At the Honolulu Heart Study 7,895 men of Japanese ancestry, 45-68 year-old, who were free of prerious stroke at the baseline examination (1965-1968) were followed 6 years for the development of transient cerebral ischemic attacks (TIA). Fifty-one men developed probable or possible episodes. In multivariate analysis TIA was associated with preceding hypertension, cigarette smoking and coronary heart disease. It was less common in men who were facile with written Japanese language, in those who consumed alcohol, and in those who were physically active. During an average follow up of 3 years after these TIA events 2 strokes occurred, vs 0.7 expected. This prognosis is more favorable than that reported by other studies.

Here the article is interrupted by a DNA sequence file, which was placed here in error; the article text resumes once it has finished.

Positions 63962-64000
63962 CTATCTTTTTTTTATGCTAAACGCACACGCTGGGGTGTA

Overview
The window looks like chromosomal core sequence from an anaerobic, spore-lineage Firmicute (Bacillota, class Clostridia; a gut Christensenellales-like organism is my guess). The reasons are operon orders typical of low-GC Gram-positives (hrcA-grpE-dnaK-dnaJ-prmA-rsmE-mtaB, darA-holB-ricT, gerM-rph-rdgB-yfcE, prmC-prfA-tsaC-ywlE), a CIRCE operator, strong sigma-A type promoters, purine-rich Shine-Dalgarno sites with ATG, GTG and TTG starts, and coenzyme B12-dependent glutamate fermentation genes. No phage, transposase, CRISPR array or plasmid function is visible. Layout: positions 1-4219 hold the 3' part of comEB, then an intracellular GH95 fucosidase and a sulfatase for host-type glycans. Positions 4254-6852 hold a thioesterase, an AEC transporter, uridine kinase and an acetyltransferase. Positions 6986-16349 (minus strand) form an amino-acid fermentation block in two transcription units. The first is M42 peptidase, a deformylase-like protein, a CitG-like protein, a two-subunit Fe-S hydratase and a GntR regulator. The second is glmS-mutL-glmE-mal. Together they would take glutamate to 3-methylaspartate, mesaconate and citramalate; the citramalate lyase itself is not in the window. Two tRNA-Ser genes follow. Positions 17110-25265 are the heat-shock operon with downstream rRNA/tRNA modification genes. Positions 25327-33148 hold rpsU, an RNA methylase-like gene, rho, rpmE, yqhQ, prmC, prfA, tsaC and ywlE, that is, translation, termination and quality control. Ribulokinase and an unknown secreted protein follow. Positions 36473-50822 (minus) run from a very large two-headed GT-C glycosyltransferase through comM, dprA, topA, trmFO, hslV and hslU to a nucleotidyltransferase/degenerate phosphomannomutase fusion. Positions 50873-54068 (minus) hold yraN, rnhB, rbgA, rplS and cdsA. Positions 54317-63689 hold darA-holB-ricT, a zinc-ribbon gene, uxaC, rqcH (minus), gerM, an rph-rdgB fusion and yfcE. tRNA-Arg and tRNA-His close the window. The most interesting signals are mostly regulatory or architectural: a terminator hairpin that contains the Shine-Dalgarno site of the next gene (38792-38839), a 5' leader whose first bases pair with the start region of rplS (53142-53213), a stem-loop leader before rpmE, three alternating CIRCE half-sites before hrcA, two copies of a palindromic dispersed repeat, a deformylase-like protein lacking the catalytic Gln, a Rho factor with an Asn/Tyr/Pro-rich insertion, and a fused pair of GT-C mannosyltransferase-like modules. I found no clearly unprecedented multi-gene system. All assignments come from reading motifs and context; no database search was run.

|Original language||English (US)|
|Number of pages||16|
|State||Published - 1980|
All Science Journal Classification (ASJC) codes
- Clinical Neurology
- Cardiology and Cardiovascular Medicine
- Advanced and Specialized Nursing